Palestinians See U.N. Status Vote As A Game Changer
MELISSA BLOCK, HOST:
There was celebration in Palestinian territories tonight after Palestinians won an upgrade in their status at the United Nations. The U.N. General Assembly voted today overwhelmingly in favor of making Palestine a non-member observer state. That's the same status as the Vatican. The vote was 138 in favor, nine against, with 41 abstentions. The U.S. and Israel argue this will make peace negotiations even more difficult. The Palestinians say it's simply a move toward a more level playing field. NPR's Michele Kelemen reports.
MICHELE KELEMEN, BYLINE: Palestinian Authority President Mahmoud Abbas was greeted with loud applause as he urged the U.N. General Assembly to save the prospects for Palestinian statehood. Through an interpreter, he called the resolution a birth certificate for Palestine.
PRESIDENT MAHMOUD ABBAS: (Through Translator) We did not come here seeking to delegitimize a state established years ago, and that is Israel. Rather, we came to affirm the legitimacy of a state that must now achieve its independence, and that is Palestine.
KELEMEN: Palestinians see this vote as a game changer according to Hanan Ashrawi, a senior member of the Palestine Liberation Organization's executive committee in Ramallah.
HANAN ASHRAWI: This kind of change will immediately show that we are a nation with the right to self-determination, that our land is occupied territory and that Israel is occupying another state's land, and therefore is subject to all the laws and the conventions that govern the behavior of nations.
KELEMEN: She says she hopes this will give Palestinians a slightly better edge in any talks with Israel. Before the vote, U.N. Secretary-General Ban Ki-moon explained the significance of this day.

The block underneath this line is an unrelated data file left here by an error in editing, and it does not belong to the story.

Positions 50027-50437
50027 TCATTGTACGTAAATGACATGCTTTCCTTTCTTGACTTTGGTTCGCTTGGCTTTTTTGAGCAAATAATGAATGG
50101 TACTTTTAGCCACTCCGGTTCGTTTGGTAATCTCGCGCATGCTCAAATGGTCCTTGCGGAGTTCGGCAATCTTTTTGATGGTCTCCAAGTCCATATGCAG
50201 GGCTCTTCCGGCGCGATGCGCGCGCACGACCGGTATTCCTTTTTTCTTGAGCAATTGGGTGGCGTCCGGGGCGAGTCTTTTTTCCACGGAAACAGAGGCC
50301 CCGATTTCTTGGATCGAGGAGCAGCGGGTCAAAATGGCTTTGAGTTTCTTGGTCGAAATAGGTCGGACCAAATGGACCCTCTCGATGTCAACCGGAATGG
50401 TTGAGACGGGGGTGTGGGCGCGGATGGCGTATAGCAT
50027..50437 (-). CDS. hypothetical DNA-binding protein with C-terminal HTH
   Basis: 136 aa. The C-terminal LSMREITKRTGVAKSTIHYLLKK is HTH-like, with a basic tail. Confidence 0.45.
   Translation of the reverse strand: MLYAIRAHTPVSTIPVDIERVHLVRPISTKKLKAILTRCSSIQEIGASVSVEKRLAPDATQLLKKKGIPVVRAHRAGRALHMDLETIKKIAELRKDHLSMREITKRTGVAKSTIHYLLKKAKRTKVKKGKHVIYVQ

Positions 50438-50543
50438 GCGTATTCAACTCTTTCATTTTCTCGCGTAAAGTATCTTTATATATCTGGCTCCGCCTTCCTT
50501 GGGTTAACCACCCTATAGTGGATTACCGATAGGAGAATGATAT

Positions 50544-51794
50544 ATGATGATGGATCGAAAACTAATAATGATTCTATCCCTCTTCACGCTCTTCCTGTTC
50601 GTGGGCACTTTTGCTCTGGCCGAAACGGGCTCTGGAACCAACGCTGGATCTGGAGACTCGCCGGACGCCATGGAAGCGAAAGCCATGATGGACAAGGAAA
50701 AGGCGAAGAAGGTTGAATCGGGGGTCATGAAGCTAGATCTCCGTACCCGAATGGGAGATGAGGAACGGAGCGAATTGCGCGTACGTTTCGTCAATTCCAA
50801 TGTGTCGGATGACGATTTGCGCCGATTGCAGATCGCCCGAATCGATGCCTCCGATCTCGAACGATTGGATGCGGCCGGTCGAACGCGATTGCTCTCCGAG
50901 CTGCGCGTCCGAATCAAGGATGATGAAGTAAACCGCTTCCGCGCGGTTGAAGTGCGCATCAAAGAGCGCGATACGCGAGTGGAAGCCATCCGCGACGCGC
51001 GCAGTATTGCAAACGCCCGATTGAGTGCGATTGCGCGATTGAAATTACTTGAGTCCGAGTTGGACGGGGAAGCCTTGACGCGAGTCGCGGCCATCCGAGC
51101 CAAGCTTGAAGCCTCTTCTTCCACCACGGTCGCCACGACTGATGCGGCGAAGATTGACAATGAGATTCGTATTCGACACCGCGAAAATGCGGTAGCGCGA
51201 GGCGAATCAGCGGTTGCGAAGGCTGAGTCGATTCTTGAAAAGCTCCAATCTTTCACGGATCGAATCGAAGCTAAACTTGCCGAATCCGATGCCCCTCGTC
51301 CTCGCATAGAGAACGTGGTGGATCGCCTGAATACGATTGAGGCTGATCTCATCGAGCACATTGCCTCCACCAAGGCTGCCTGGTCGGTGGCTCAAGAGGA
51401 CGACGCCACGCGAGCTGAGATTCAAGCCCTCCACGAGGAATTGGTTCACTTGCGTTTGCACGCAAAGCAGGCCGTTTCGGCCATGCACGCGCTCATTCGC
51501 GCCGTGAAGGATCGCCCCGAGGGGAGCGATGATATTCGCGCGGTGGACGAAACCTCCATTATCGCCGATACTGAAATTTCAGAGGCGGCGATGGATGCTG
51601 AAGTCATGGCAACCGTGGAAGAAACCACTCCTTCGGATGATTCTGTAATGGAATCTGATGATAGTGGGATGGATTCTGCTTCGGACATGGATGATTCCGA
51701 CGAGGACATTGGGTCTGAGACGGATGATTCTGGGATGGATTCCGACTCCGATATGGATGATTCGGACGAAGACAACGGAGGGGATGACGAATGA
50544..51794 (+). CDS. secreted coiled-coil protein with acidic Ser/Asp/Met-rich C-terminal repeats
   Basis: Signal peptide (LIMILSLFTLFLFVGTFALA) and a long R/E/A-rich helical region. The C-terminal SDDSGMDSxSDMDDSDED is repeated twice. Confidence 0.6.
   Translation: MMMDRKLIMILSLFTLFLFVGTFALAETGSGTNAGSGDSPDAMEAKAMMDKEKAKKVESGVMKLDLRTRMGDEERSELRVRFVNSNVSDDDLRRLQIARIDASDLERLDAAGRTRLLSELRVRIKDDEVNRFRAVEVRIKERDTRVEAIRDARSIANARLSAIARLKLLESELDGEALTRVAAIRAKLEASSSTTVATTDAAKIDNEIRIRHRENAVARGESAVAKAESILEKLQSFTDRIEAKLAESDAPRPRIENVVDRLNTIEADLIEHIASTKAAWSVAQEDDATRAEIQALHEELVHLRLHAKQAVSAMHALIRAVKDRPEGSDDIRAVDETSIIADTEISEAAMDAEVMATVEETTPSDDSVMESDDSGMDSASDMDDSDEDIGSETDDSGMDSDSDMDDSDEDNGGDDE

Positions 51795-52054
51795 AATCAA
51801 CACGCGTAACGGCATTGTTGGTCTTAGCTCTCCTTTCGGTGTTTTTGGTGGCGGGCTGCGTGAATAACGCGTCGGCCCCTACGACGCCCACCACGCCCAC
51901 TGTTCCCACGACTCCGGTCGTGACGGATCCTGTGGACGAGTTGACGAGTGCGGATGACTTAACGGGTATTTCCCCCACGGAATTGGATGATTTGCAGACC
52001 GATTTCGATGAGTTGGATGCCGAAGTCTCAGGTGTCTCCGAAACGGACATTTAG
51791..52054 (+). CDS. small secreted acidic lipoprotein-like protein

BAN KI-MOON: Sixty-five years ago, the United Nations General Assembly adopted Resolution 181 proposing the partition of the mandate territory into two states. Sixty-five years later, this vision of a two-state solution remains tragically unfulfilled.
KELEMEN: And he says the costs of the stalled peace process rise every day. But the U.S. argues that it will be harder now to get Israelis and Palestinians to the negotiating table. U.S. Ambassador Susan Rice says that's why she cast one of the nine no-votes.
AMBASSADOR SUSAN RICE: Today's unfortunate and counter-productive resolution places further obstacles in the path to peace.
KELEMEN: It will also be harder for the administration to persuade Congress to release desperately needed aid to the Palestinians. Democratic Senator Chuck Schumer of New York called it outrageous that the Palestinians rebuffed the U.S. South Carolina Republican Lindsey Graham says if the Palestinians use their new status to take legal action against Israel, the U.S. should cut off funding and shut down the Palestinian office here in Washington.
SENATOR LINDSEY GRAHAM: It won't be very long until the Palestinians begin to use the U.N. as a club against Israel rather than seeking peace. And our big fear is that the international criminal court would be available to the Palestinians potentially to file complaints against the IDF and every other institution in Israel and would marginalize the Jewish state.
KELEMEN: Hanan Ashrawi says Palestinians are not in a mad rush to go the International Criminal Court but they are planning to join international conventions to hold Israel to account. She bristles at the warnings from Congress, saying U.S. lawmakers are always shielding Israel and trying to blackmail Palestinians.
ASHRAWI: They will punish the people who will adopt a peaceful and modern and legal stance, and they will reward those who are stealing other people's land, killing them and oppressing them and getting away with it. It's an incredible and painful irony as far as I'm concerned.
KELEMEN: Palestinians have been asking other countries to provide aid for a safety net in case the U.S. does cut off assistance and Israel withholds Palestinian tax revenue. Michele Kelemen, NPR News, Washington. Transcript provided by NPR, Copyright NPR.